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Desire for COVID catharsis led to Greg Garcia's sitcom 'Sprung'

Joshua Axelrod, Pittsburgh Post-Gazette on

Published in Entertainment News

PITTSBURGH — Politicians using inside information to profit off the misfortune of others. Businesses taking advantage of stimulus money. Regular folks hoarding scarce supplies. Those were the stories Greg Garcia couldn't seem to escape during the early days of the COVID-19 pandemic.

"As somebody sitting back in their house sheltered in place, you're like, 'Man, I'd like to see a little justice here,'" the "My Name Is Earl" and "Raising Hope" veteran told the Post-Gazette. "Maybe some of that justice goes toward people doing good things."

Two-plus years later, Garcia has turned that stroke of wish fulfillment into "Sprung," his new sitcom about a group of petty criminals using their particular set of skills to help those adversely affected by the pandemic and punish anyone manipulating a tragic situation for personal gain.

"Sprung," which was shot throughout the Pittsburgh area last summer and fall, dropped the first two installments of its nine-episode first season Friday on Amazon Freevee. The Post-Gazette caught up with Garcia and some of the show's principal cast to discuss what it was like filming such a zany (and timely) project in western Pennsylvania.

'So much atmosphere'

This show marks a reunion between Garcia and "Raising Hope" stars Garret Dillahunt and Martha Plimpton. Dillahunt plays Jack, who emerges from half a life spent in prison with a childlike naivety and hard-earned ability to plan elaborate heists. With nowhere to go, Jack ends up crashing with his old cellmate, Rooster (Phillip Garcia), and prison girlfriend Gloria (Shakira Barrera) at the house of Rooster's mom, Barb (Plimpton).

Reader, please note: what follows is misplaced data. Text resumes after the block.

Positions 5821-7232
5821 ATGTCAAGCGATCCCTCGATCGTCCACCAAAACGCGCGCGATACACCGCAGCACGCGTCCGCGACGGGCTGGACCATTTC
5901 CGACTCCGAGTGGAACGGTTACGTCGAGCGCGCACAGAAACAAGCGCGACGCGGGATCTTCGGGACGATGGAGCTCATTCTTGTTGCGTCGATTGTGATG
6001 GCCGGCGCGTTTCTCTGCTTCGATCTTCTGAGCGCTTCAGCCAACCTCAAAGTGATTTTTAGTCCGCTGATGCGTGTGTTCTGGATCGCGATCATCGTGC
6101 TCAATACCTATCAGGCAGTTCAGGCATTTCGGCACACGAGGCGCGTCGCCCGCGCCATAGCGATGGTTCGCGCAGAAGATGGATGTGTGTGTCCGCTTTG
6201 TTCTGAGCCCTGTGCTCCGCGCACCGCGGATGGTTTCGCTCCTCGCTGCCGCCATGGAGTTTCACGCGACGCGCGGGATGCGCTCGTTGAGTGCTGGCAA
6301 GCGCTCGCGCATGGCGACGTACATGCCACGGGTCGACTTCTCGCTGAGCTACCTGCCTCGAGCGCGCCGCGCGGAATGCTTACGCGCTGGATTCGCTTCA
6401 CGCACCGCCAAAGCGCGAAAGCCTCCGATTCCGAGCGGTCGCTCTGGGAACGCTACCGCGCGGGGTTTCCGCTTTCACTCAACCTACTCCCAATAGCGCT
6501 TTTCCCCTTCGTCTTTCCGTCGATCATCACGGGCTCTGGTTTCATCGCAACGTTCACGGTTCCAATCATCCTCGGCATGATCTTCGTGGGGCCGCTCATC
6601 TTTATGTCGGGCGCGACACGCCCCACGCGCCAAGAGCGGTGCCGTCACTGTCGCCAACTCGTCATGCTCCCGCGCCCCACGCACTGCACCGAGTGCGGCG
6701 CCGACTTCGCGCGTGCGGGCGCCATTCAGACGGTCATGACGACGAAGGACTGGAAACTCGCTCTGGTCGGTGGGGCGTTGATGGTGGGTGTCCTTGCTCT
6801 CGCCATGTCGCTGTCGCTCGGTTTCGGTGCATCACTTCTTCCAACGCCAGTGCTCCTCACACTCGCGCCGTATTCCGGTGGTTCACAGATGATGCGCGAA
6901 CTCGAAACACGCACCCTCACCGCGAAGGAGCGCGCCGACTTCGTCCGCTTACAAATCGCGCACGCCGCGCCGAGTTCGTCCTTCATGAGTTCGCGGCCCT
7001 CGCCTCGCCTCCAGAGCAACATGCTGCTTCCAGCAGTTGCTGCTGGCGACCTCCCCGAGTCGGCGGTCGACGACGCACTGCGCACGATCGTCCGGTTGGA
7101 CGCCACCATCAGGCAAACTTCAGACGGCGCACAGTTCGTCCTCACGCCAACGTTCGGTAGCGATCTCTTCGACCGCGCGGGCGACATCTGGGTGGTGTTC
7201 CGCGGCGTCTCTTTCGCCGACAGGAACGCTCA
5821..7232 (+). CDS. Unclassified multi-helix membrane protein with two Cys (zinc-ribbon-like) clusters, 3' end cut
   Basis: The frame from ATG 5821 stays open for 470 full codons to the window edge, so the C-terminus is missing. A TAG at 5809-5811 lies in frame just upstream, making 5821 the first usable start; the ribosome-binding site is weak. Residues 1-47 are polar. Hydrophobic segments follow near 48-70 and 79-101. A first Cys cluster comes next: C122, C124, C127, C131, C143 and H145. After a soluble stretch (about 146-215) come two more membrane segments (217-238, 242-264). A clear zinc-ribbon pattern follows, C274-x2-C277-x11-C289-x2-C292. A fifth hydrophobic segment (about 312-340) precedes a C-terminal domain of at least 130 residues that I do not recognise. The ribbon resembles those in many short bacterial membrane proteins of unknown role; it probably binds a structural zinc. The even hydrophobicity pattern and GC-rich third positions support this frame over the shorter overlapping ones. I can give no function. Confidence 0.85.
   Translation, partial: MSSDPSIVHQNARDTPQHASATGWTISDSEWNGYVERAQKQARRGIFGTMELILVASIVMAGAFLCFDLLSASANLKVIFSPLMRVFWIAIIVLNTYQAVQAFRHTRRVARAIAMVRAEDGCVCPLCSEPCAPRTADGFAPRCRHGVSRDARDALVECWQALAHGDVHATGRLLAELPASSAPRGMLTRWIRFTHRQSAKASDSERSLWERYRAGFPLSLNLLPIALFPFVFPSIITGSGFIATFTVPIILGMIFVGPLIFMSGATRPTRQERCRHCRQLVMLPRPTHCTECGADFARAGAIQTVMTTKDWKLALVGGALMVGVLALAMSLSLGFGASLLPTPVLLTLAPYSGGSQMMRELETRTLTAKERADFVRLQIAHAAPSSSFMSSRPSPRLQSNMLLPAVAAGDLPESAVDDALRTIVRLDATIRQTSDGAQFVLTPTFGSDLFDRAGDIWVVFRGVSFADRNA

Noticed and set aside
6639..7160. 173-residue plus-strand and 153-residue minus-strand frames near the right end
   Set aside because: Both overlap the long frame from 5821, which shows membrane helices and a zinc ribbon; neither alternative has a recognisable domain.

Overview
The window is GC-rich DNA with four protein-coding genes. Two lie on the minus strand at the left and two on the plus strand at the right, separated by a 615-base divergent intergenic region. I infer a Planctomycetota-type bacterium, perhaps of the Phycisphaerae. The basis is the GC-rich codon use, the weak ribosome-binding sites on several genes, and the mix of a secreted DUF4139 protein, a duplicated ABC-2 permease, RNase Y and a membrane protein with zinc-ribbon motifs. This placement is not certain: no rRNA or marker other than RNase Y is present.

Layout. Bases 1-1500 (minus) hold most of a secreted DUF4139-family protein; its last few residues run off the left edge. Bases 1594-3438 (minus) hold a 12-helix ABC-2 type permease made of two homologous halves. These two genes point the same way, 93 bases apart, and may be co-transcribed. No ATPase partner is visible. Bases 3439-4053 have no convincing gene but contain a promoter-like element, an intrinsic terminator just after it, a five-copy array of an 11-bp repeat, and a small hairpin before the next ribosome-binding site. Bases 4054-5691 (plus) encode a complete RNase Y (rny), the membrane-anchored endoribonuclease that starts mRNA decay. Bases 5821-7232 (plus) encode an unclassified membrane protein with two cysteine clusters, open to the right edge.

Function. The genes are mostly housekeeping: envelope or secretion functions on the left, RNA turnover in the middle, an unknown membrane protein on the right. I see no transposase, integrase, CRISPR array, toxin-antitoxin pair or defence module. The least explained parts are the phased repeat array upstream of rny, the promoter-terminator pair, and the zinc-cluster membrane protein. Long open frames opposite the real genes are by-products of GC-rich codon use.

Dillahunt still considers "Raising Hope" to be "one of the best things I've ever done," so he was delighted to work with Garcia and Plimpton again. He hadn't been to Pittsburgh since he was briefly here almost 15 years ago shooting the 2009 film "The Road."

"It's not unlike shooting in New York, but a completely different backdrop," he said. "There's just so much atmosphere. Any way we pointed the camera, there was something cool."

Barb was originally supposed to be played by Illeana Douglas before Plimpton took over that role. She was "very surprised" when Garcia and Dillahunt called her and asked if she could be in Pittsburgh in a few days. Without even reading a script, she agreed. The way Plimpton recalled it, she showed up on Sunday, dyed her hair red on Monday and was shooting on Tuesday.

Dillahunt appreciated how Garcia weaved in early pandemic phenomena like holding your breath while outside and thinking mosquitoes may be carrying COVID "just as these background asides." He also enjoyed that Garcia named the prison in which Jack, Rooster and Gloria spent much of their lives the H.I. McDunnough State Penitentiary, a nod to Nicolas Cage's character in the 1987 Coen brothers comedy "Raising Arizona."

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